Rock greats await Hall of Fame’s verdict [video]

The Rock & Roll Hall of Fame, that pantheon of performers who’ve rocked the world since Elvis Presley first shook his hips, will soon enshrine its 34th class.

An international panel of 1,000 artists, critics and others in the music industry is winnowing down the list of 15 finalists, with online balloting by fans also a factor in deciding who deserves a place of honor in the popular Cleveland museum.

To be eligible, an artist or group must have made its first recording 25 years ago. The shrine has recognized leading artists of rap, hip-hop, folk and related music forms, from the United States and elsewhere.

The chosen will be announced in December and feted at a televised all-star concert in the New York City borough of Brooklyn on March 29, 2019.  Here’s a look at five finalists.

LL Cool J

The two-time Grammy Award winner began making music in his grandparents’ basement in the New York City borough of Queens in the 1980s and quickly emerged as one of hip-hop’s greatest artists. He possesses a resume filled with accomplishments, including a Kennedy Center Honor in 2017, accorded to artists who’ve made major contributions to American culture.

Stevie Nicks

Few pop voices are more raw or instantly recognizable than Stevie Nicks’. Already in the Hall of Fame since 1998 as a member of Fleetwood Mac, the singer-songwriter has her first solo nomination this year. Her signature gypsy look, with shawls and flowing dresses, is unmistakable, but it’s that plaintive voice that speaks to new generations of fans. Among her hits are “Stand Back,” “Stop Draggin’ My Heart Around” (with Tom Petty) and “After the Glitter Fades.”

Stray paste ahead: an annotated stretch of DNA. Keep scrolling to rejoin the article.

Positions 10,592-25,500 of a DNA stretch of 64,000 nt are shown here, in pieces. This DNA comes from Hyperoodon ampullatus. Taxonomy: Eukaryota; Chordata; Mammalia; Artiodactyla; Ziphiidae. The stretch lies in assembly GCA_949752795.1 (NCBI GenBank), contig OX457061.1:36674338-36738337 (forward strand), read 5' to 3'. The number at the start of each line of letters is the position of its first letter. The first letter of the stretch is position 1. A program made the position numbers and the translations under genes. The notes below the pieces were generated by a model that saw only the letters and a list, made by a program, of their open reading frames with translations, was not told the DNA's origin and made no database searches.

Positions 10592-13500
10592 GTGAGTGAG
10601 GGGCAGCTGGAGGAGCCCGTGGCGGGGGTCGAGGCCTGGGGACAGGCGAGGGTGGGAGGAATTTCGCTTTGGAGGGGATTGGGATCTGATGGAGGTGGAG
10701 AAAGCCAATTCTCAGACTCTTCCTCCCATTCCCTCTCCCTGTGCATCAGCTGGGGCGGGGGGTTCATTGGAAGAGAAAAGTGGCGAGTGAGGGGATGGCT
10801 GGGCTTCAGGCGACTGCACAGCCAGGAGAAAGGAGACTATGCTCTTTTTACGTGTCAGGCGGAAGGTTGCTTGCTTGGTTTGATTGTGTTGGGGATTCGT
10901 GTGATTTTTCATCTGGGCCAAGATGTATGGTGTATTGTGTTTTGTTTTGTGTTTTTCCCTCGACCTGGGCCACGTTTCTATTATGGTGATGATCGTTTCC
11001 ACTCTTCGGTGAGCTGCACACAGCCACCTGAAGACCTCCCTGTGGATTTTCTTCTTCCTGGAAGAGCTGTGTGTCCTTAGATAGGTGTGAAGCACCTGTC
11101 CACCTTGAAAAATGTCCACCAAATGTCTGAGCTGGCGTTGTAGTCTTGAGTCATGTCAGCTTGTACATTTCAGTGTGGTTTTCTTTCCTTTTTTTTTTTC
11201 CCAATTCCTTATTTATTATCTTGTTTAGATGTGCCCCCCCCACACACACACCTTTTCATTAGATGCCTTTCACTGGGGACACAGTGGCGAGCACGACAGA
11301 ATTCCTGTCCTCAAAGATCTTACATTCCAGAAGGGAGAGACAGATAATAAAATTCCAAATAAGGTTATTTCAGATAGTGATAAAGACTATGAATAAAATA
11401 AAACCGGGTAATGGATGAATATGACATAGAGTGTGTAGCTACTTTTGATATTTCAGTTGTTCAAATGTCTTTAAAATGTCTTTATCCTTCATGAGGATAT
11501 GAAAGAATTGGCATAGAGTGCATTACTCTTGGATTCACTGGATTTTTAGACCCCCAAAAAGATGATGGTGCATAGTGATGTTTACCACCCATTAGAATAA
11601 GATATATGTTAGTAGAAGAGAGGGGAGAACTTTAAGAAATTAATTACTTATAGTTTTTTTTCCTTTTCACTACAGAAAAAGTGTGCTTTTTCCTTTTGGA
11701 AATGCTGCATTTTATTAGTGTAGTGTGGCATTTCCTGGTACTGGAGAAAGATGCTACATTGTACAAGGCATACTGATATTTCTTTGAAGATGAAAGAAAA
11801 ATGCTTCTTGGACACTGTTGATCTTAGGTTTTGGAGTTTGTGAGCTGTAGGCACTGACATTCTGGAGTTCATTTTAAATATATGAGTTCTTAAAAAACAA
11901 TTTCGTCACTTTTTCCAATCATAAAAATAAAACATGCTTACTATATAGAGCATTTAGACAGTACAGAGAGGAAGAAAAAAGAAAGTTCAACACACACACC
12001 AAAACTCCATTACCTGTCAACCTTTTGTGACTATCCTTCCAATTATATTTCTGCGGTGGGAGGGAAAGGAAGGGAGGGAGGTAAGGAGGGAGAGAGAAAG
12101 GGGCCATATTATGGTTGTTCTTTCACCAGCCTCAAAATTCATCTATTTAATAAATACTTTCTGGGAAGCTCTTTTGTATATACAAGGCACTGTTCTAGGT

Todd Rundgren

Todd Rundgren is the quintessential rocker, with such hits as “Hello, It’s Me,” “I Saw the Light,” “Bang the Drum All Day” and “Can We Still Be Friends.” Rundgren is also an award-winning multi-instrumentalist, singer and songwriter, as well as an engineer who produced hit albums for Grand Funk Railroad, Meat Loaf and Patti Smith.

Janet Jackson

If Janet Jackson’s career started in the shadow of her older brothers — the Jackson 5 (Hall of Fame inductees in 1997) and King of Pop Michael Jackson (inducted in 2001) — it didn’t stay that way long. The singer, songwriter, dancer and actress has been a dominant entertainer for four decades, selling 160 million records and winning five Grammys and 11 American Music and Billboard Music awards for music videos and hit songs including “Nasty,” “Black Cat,” “All for You” and “That’s The Way Love Goes.”


Most famous for their zany uniforms of jumpsuits and “energy dome” hats, these oddball punk rockers from Ohio took the music world by storm in 1973. “Whip It” was among their most memorable numbers, not to mention the inimitable stamp they put on their version of the Rolling Stones’ “I Can’t Get No Satisfaction.”

This article was written by freelance writer Catherine Kiesel.